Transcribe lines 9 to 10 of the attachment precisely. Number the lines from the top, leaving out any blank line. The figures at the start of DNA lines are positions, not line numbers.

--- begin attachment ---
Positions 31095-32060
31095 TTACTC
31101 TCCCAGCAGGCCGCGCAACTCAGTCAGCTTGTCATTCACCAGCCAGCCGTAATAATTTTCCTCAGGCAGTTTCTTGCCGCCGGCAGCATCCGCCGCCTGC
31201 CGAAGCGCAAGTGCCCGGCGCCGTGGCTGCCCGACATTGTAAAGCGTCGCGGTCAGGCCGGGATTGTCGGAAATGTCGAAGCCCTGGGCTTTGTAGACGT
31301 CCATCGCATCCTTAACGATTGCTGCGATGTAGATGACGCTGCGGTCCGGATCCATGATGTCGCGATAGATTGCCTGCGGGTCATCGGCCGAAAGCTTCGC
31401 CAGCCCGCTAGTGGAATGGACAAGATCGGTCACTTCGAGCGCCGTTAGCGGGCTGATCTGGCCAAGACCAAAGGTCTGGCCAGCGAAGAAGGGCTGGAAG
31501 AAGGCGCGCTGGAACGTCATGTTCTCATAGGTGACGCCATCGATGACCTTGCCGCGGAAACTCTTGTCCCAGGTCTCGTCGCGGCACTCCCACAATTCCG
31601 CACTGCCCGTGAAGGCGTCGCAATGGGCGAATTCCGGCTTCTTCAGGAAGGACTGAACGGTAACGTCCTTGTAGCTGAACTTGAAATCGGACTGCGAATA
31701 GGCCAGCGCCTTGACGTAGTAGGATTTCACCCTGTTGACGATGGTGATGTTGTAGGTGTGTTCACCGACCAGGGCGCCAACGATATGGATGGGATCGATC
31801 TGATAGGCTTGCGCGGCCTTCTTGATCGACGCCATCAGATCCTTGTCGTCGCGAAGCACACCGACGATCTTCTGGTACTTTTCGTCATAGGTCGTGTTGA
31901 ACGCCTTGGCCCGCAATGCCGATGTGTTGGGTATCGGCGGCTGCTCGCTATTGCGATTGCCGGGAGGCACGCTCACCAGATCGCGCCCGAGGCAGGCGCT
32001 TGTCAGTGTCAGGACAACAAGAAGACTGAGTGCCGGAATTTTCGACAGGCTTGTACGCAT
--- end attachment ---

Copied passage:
31701 GGCCAGCGCCTTGACGTAGTAGGATTTCACCCTGTTGACGATGGTGATGTTGTAGGTGTGTTCACCGACCAGGGCGCCAACGATATGGATGGGATCGATC
31801 TGATAGGCTTGCGCGGCCTTCTTGATCGACGCCATCAGATCCTTGTCGTCGCGAAGCACACCGACGATCTTCTGGTACTTTTCGTCATAGGTCGTGTTGA